A nurse with Heyman HospiceCare at Floyd Medical Center was recently honored for her care and compassion during a week where a family had to say farewell to two loved ones.
A family member describes Terra Jones, the latest DAISY Award recipient, as a “beautiful, angelic nurse.”
The DAISY award, which is recognized internationally, was established by the family of Patrick Barnes after he died from an auto-immune disease while being treated in a Seattle hospital. His family was thankful for the care he received and created the award to thank bedside nurses for the job they do. The family came up with DAISY — an acronym for Diseases Attacking the Immune System.
The Heyman patient’s daughter said Jones formed an instant bond with her father the first day she visited him at their home. When Jones learned her new patient was a football fan, they shared team facts and football history. The patient’s daughter said Jones showed her father respect for what he knew and built a bridge of trust between them.
“We had never seen our dad sick, so all of this was new and very scary to us,” said the patient’s daughter. “Terra was always patient and reassuring of our doubts.”
Jones also coached the patient’s wife to talk to her husband, sharing all that he needed to hear and all that was on her heart.
“Mom did just that. What a beautiful farewell message she spoke. It was funny, yet sweet and unforgettable,” the daughter said. “She told him how much she loved him and yet she was mad at him for going first; but for him to go on ahead, meet Jesus, and watch for her because she would be coming soon. ‘It won’t be long,’ she firmly stated, ‘I am right behind you.’”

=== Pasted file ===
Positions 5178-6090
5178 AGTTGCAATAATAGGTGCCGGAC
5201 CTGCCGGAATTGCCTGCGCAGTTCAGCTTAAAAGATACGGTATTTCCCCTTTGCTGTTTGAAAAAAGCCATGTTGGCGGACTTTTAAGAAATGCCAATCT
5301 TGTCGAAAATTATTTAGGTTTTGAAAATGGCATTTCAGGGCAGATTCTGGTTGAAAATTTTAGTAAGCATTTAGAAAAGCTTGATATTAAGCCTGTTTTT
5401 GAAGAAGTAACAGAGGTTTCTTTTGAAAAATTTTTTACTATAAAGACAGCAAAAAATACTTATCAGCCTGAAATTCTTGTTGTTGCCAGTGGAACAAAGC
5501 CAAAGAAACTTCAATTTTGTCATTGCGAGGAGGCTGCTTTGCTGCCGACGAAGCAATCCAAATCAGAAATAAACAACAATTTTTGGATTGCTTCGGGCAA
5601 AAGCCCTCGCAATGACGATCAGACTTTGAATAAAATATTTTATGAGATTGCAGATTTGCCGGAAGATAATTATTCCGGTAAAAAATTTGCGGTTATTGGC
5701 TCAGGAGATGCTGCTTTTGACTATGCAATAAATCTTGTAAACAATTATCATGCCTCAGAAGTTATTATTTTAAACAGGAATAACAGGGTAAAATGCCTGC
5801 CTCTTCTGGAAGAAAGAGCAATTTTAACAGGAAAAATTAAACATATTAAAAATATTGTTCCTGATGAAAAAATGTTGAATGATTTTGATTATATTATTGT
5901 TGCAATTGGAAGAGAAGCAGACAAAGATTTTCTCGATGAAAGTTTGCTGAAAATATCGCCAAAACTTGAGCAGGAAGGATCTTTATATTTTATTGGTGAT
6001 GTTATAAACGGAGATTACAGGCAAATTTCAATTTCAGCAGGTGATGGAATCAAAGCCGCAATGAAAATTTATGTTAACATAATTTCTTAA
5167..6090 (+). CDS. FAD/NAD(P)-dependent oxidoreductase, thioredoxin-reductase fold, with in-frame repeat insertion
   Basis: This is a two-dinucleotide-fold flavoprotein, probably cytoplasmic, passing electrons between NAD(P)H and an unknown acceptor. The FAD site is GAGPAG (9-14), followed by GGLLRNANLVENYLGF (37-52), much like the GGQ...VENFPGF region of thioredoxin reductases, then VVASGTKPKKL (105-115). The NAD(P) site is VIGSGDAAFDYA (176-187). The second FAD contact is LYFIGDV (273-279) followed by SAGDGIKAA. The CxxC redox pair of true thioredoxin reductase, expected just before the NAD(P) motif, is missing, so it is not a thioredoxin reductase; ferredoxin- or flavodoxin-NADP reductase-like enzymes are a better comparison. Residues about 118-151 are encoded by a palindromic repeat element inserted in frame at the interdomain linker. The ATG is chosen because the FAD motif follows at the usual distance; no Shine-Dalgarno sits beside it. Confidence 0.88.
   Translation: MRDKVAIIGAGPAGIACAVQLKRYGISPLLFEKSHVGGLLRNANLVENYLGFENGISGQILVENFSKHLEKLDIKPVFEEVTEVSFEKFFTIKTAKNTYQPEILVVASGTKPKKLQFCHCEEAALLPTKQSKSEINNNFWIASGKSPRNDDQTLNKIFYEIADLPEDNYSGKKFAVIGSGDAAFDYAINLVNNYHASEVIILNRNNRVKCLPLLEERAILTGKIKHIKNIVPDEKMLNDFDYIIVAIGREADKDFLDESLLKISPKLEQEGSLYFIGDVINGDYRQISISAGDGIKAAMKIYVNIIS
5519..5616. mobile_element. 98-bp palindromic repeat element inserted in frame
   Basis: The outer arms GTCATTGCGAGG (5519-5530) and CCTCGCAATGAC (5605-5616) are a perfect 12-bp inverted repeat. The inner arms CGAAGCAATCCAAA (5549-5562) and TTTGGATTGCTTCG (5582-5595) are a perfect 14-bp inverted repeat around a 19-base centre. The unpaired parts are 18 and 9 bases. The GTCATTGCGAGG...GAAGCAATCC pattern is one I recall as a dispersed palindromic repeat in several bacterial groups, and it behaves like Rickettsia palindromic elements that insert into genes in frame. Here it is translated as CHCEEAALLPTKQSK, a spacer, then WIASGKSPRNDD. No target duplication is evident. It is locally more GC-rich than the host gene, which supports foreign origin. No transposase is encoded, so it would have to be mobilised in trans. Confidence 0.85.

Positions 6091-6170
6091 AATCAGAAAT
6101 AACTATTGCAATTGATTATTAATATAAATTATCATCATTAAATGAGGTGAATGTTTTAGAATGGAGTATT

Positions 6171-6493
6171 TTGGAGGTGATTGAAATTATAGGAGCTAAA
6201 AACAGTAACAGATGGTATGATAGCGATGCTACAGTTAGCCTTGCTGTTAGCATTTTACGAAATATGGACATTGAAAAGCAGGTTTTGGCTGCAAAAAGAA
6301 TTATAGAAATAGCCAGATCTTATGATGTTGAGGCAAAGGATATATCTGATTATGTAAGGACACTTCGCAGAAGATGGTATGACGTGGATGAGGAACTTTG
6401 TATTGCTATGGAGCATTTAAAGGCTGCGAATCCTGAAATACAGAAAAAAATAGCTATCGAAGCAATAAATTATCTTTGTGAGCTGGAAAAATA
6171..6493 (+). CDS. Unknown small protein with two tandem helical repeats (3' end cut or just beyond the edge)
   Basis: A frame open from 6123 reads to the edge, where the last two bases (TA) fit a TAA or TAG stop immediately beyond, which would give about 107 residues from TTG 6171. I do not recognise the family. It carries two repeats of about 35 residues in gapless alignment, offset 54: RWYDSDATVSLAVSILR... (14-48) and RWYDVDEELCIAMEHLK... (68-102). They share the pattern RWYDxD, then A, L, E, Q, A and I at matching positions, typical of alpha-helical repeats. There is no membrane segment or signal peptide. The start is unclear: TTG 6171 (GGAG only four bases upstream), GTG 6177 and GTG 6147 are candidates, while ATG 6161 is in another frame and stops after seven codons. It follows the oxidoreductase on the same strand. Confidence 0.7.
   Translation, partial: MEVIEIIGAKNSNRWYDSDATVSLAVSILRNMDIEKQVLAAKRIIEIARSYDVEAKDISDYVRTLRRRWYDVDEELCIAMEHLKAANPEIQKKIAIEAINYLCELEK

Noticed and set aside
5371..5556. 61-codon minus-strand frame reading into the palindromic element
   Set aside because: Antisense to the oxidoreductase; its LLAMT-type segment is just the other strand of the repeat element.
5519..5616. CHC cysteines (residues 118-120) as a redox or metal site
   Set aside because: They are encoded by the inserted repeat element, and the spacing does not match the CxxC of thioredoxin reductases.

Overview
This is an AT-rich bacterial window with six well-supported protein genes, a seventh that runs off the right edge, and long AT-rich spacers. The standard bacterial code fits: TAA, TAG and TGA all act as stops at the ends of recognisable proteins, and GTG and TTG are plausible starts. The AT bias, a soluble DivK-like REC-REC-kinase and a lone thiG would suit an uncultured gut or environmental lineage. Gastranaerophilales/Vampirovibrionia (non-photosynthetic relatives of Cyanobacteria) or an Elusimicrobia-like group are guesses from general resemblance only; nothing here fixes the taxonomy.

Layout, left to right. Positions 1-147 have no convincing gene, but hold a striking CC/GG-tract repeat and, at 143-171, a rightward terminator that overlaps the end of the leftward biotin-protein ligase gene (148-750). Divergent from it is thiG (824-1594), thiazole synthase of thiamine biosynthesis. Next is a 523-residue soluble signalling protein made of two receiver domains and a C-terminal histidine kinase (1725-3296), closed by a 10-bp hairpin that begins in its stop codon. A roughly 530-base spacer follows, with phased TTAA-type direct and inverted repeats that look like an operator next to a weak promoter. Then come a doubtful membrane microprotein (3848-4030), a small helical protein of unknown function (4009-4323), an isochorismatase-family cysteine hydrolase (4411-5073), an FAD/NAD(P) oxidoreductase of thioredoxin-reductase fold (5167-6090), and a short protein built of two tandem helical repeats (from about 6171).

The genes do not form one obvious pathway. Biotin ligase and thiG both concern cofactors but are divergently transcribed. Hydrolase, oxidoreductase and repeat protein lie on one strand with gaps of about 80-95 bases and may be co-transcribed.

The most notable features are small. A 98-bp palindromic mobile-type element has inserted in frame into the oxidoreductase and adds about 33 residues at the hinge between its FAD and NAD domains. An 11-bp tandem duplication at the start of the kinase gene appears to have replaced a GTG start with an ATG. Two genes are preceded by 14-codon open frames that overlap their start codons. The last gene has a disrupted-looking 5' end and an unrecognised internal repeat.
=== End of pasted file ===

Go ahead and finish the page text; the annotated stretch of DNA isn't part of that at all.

The day after Jones’ patient died, his wife fell and hit her head, sustaining a massive brain bleed. She also became a Heyman HospiceCare patient.
Jones visited the family in the hospital, this time not as a nurse but as a friend, and the gentleman’s wife fulfilled her promise to her husband, passing just one week after her husband.
“To our family, Terra was not just a nurse, a medical professional, or a family advocate. We were not just another family with a dying loved one. We were people in need and she was our angel. Our vessel of mercy,” the patient’s daughter said. “She was our DAISY.”
Along with a DAISY pin, Jones was also presented with a sculpture titled “A Healer’s Touch.” Each piece is hand-carved for the DAISY Foundation by an artist of the Shona Tribe in Zimbabwe.